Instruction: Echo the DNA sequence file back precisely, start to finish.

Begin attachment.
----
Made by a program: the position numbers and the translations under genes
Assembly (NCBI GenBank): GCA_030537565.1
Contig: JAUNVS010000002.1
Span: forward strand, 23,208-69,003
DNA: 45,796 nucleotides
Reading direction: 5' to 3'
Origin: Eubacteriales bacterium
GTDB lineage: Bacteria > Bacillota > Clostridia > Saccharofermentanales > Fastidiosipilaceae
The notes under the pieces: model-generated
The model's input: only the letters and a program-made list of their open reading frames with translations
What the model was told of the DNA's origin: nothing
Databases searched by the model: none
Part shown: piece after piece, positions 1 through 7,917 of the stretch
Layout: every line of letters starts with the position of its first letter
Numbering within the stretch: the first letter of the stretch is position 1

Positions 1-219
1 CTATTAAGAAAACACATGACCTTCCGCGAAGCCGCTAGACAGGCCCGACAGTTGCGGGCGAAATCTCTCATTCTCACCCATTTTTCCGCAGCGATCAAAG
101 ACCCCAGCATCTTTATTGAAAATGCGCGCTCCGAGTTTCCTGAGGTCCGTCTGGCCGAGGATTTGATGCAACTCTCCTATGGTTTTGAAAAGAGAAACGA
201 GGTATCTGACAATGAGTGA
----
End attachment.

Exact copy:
Made by a program: the position numbers and the translations under genes
Assembly (NCBI GenBank): GCA_030537565.1
Contig: JAUNVS010000002.1
Span: forward strand, 23,208-69,003
DNA: 45,796 nucleotides
Reading direction: 5' to 3'
Origin: Eubacteriales bacterium
GTDB lineage: Bacteria > Bacillota > Clostridia > Saccharofermentanales > Fastidiosipilaceae
The notes under the pieces: model-generated
The model's input: only the letters and a program-made list of their open reading frames with translations
What the model was told of the DNA's origin: nothing
Databases searched by the model: none
Part shown: piece after piece, positions 1 through 7,917 of the stretch
Layout: every line of letters starts with the position of its first letter
Numbering within the stretch: the first letter of the stretch is position 1

Positions 1-219
1 CTATTAAGAAAACACATGACCTTCCGCGAAGCCGCTAGACAGGCCCGACAGTTGCGGGCGAAATCTCTCATTCTCACCCATTTTTCCGCAGCGATCAAAG
101 ACCCCAGCATCTTTATTGAAAATGCGCGCTCCGAGTTTCCTGAGGTCCGTCTGGCCGAGGATTTGATGCAACTCTCCTATGGTTTTGAAAAGAGAAACGA
201 GGTATCTGACAATGAGTGA